We’ve found the most effective way to manage the learning and development of our people is the Personal Development Plan (PDP). There’s a wide variety of PDP templates, some more complex than others. However, we base our PDP’s on four questions:
Goal – What do I want to improve or achieve?
Current State – Where am I currently?
Desired Future State – What will it look like when I reach the goal?
Action Plan – What action will we take to get from the current state to the desired future state?
The goal can be narrow or broad, so long as it conforms to the principles of SMART (specific, measurable etc). It can be personal (eg achieve a promotion or role change), or performance-related (acquire a new competency, such as supervising a crew or managing a capital engineering project).
The number of goals should be limited – usually one or two is enough – because too many goals are difficult to achieve in a short period of time, and it’s better to narrow your focus.
The current and future states should be expressed in terms of knowledge, skills, behaviours, and outputs or measurable performance. Again, it needs to be measurable, or at least observable if it can’t be quantified. If your organisation has a capability matrix and rating scale, this is where it can really help add value in the conversation.
The action plan should consist of specific tasks to help the individual acquire the knowledge, skills, behaviour etc that they need. Importantly, it needs to cover all three parts of the 70:20:10 Model. If it’s all training and no on-the-job learning, then it’s unlikely to be successful.
Using PDP’s to Add Value
PDP’s can be used in different ways depending on the scenario. At Bluefield, we often include PDPs as an output of our training courses. As participants finish the course, we ask them to build a PDP that lists out how they will reinforce the knowledge they have gained by putting it into practice in their role, and also discussing their progress with a coach or leader.
These PDP’s are narrow, normally with only one goal and 3-4 actions, but they’re enough for an individual to make specific, measurable improvements in their performance.
The other area where PDP’s can add tremendous value is when they’re tied to the performance review process. Most businesses have formal performance reviews once or twice per year. During the reviews is the best time to build a PDP that can be implemented before the next scheduled performance review.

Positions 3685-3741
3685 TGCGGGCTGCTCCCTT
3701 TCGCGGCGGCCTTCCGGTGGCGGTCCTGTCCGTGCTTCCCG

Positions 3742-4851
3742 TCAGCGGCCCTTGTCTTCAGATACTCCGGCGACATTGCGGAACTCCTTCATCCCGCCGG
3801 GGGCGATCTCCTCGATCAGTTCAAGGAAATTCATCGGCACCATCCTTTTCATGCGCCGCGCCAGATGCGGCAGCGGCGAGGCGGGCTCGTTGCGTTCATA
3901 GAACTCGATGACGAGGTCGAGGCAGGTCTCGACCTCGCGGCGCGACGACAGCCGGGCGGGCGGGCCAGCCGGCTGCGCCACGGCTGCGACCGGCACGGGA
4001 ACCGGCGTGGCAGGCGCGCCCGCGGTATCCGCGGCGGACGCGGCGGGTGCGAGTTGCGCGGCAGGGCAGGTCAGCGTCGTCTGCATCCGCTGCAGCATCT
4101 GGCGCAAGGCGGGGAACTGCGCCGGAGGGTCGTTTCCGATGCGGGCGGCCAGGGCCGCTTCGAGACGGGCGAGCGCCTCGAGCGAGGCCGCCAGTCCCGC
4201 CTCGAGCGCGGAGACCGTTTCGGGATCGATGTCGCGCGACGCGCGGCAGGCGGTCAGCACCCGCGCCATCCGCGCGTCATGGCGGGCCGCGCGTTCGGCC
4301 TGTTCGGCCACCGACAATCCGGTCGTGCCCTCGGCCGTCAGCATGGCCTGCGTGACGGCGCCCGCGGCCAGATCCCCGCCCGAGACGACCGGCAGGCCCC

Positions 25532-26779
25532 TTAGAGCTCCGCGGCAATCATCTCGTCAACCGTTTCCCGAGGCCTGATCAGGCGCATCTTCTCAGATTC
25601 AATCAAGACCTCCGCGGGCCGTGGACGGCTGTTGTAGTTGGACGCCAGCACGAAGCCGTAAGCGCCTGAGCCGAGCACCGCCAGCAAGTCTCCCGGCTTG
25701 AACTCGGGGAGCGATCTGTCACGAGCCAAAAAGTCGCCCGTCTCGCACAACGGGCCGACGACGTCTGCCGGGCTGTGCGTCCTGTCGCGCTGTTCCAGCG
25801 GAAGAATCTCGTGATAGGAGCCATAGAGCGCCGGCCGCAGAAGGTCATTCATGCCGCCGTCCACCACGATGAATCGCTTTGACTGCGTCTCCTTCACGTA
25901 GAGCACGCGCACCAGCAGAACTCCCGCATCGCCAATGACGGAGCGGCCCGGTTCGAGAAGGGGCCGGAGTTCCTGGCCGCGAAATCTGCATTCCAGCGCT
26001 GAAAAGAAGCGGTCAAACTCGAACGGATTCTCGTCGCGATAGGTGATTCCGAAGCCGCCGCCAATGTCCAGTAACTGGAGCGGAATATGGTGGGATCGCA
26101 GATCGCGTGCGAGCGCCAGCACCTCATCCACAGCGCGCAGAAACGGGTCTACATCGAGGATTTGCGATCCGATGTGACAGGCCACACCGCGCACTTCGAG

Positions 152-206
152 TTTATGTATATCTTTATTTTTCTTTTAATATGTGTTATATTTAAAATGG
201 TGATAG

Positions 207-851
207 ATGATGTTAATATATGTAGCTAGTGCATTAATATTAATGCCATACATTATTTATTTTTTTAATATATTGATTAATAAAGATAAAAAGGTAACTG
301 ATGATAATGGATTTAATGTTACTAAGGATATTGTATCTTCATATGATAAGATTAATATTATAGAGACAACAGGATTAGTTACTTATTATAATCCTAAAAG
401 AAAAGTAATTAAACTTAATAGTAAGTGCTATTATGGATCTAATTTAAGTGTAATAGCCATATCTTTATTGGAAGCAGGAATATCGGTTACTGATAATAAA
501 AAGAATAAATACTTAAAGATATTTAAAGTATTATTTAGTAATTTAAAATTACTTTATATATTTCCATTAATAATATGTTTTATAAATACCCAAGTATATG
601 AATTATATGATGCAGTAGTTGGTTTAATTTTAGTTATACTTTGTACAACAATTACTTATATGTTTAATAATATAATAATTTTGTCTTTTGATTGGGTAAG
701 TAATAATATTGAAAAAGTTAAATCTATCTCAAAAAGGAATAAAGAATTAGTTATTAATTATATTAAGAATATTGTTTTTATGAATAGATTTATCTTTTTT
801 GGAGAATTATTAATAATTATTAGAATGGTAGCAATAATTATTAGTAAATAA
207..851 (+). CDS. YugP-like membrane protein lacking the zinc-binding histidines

PDP’s can be misused. They’re not a “wish list” of training courses for your team – they must add value to the business as well as the individual. They can also be far too complex. Often, people cram so many actions that there is no way they can ever be done in the time available. PDP’s don’t need to be large or complex; even one or two specific goals with actions is enough. You can also set longer-term development goals that are broken up into smaller six-month pieces, so people get a sense of continually working towards a larger goal.
Many companies also get caught up with trying to put PDP’s into a HR system of some kind so that actions can be tracked. However, the value of a PDP is that it’s a form of agreement between an individual and their leader to work together to help the individual learn and improve. It shouldn’t need an IT system to make that happen.
Supporting your team by showing interest in their development, and backing your interest up by helping individuals complete their PDP actions, is what’s important here. In fact, it’s one of the most valuable things you can ever do for your people as a leader.
Key Take-Aways for Leaders
As we complete this series, it’s worth repeating the four ways that L&D programs can waste money:
Lacking clarity on the desired outcomes (ie trying to solve the wrong problem with L&D)
Focussing on individuals rather than teams or processes (trying to solve the problem with a L&D program in the wrong way, or through the wrong people)
Confusing knowledge with capability (not understanding the gaps you need to close, therefore pursuing the wrong type of L&D)
Over-reliance on training to close capability gaps (spending too much money on ineffective or unsustainable L&D programs)
For leaders, we recommend two key steps to prevent this waste from happening.
First, incorporate learning needs analysis into your business in the same way you would any other problem-solving or project management tool. You wouldn’t authorise a project to modify your assets without being confident it’s going to add value, so why should developing your people be any different?
Second, if you’re not already using Personal Development Plans, start using them as part of your performance review progress. Keep them small and simple, show interest in your team’s progress against the plan, and hold both them and yourself accountable for completing the actions. It’s as important a leadership task as a safety interaction or reviewing work execution quality.
With these two steps, you will go a long way to getting more from people, and therefore more from assets.